For a more accurate indication of cost and to see how prices vary from project to project, let’s look at some of the most popular machinery shed sizes and configurations and the approximate cost of each.
Popular machinery shed sizes and prices
Here are the price ranges for some of the most popular machinery shed sizes and configurations which include GST, footing concrete and erection.
Please note that these price ranges are approximate and should only be used as a price guide and budgeting tool. For a more accurate price, request an obligation-free quote.
- An open-front 24m x 15m x 5m machinery shed costs approx. $75,000 – $90,000
- A fully enclosed 24m x 15m x 5m machinery shed costs approx. $115,000 – $130,000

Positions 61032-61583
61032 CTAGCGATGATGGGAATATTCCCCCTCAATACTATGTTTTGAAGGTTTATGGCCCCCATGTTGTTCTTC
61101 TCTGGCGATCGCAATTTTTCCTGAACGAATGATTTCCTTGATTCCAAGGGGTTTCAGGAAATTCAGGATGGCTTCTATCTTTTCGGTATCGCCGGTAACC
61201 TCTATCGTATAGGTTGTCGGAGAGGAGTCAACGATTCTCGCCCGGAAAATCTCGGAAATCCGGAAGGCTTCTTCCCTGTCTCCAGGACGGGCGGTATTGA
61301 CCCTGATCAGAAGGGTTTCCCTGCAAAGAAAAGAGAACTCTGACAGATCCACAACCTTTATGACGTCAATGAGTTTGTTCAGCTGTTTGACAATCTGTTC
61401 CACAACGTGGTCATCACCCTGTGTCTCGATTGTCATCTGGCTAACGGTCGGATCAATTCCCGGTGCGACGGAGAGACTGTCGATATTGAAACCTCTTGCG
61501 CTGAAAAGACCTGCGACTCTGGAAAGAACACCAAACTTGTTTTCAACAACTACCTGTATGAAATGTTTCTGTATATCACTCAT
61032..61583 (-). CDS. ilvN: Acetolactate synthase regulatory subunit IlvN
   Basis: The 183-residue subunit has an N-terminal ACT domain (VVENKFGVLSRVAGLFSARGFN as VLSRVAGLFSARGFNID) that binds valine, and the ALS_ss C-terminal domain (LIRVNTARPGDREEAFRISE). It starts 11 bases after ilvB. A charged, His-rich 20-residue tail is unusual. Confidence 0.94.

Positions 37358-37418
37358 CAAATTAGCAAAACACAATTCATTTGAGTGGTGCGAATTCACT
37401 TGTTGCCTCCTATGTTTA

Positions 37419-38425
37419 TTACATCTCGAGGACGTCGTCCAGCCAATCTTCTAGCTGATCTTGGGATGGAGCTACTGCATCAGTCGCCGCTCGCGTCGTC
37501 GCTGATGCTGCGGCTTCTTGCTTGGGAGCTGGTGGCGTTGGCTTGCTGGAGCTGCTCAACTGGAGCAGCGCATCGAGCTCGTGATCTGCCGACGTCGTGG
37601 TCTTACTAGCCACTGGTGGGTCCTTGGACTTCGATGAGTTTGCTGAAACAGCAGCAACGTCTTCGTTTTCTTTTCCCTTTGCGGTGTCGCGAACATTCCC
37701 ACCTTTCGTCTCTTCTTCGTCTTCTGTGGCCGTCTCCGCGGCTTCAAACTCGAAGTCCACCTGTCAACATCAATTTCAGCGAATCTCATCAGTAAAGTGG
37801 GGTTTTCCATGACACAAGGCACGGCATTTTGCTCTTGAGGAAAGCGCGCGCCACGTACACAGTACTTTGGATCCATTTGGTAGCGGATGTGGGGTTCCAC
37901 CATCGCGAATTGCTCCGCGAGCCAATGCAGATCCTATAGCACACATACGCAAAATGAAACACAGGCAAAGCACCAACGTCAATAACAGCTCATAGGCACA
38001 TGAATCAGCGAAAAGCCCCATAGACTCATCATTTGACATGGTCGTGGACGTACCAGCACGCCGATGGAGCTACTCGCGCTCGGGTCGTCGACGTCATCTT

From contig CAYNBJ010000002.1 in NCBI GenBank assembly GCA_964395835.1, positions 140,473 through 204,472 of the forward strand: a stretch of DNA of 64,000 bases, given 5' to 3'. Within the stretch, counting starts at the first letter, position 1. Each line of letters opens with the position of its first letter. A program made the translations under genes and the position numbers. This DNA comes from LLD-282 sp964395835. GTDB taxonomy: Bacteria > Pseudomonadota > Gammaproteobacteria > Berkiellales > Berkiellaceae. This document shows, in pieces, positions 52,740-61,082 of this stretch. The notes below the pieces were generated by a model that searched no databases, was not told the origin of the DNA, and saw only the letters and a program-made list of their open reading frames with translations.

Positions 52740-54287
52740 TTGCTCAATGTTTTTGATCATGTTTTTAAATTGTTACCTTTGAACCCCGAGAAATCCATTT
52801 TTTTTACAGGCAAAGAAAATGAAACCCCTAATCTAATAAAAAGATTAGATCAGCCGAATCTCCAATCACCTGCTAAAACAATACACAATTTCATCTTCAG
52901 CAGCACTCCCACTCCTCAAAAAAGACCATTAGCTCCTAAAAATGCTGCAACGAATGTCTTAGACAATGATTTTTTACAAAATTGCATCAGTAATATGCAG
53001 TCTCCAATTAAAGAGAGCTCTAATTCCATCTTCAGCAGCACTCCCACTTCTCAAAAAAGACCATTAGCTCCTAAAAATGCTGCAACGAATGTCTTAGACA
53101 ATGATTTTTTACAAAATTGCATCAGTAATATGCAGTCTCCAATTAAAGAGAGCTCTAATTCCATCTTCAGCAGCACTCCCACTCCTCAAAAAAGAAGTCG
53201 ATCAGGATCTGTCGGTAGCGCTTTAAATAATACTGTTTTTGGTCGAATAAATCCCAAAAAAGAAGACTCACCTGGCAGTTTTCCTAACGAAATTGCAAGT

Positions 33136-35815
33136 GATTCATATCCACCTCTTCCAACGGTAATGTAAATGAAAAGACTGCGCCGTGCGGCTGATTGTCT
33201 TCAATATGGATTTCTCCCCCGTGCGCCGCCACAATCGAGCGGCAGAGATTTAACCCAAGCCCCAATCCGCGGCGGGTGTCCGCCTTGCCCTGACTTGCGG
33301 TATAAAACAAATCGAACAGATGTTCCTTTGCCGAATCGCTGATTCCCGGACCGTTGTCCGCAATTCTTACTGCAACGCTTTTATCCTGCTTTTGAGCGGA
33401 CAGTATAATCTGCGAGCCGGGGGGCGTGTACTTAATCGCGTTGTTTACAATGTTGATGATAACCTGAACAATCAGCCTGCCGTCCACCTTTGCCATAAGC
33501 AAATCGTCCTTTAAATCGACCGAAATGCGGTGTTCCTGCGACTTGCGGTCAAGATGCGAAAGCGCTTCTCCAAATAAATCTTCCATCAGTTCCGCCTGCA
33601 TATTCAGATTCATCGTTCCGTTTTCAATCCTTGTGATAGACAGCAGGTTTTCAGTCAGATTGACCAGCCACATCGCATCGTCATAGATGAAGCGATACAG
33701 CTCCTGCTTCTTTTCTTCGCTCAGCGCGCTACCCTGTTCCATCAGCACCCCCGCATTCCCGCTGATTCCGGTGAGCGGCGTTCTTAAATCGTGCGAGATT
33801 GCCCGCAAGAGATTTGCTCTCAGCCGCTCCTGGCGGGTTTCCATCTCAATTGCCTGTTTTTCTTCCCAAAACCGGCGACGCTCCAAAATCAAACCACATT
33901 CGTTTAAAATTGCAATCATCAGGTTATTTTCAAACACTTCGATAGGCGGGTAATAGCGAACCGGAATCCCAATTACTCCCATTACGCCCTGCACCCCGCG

- An open-front 32m x 18m x 6m machinery shed costs approx. $105,000 – $120,000
- A drive-through 32m x 18m x 6m machinery shed costs approx. $105,000 – $120,000
- An open-front 40m x 21m x 6m machinery shed costs approx. $150,000 – $165,000
- A drive-through 40m x 21m x 6m machinery shed costs approx. $155,000 – $170,000
- An open-front 48m x 24m x 6m machinery shed costs approx. $195,000 – $210,000
- An open-front 48m x 24m x 6m machinery shed with 6m canopy costs approx. $240,000 – $255,000
Factors that influence machinery shed prices
To understand machinery shed prices and how they can vary from project to project, you need to understand the different factors that influence the cost of a machinery shed build.
Some of the main factors, which we discuss below, are the size of the shed, the configuration of the shed, the design features included in the project and of course, the cost of the materials.
The shed size you choose will directly impact the cost of the project, simply because the bigger the shed the more materials and labour that are required.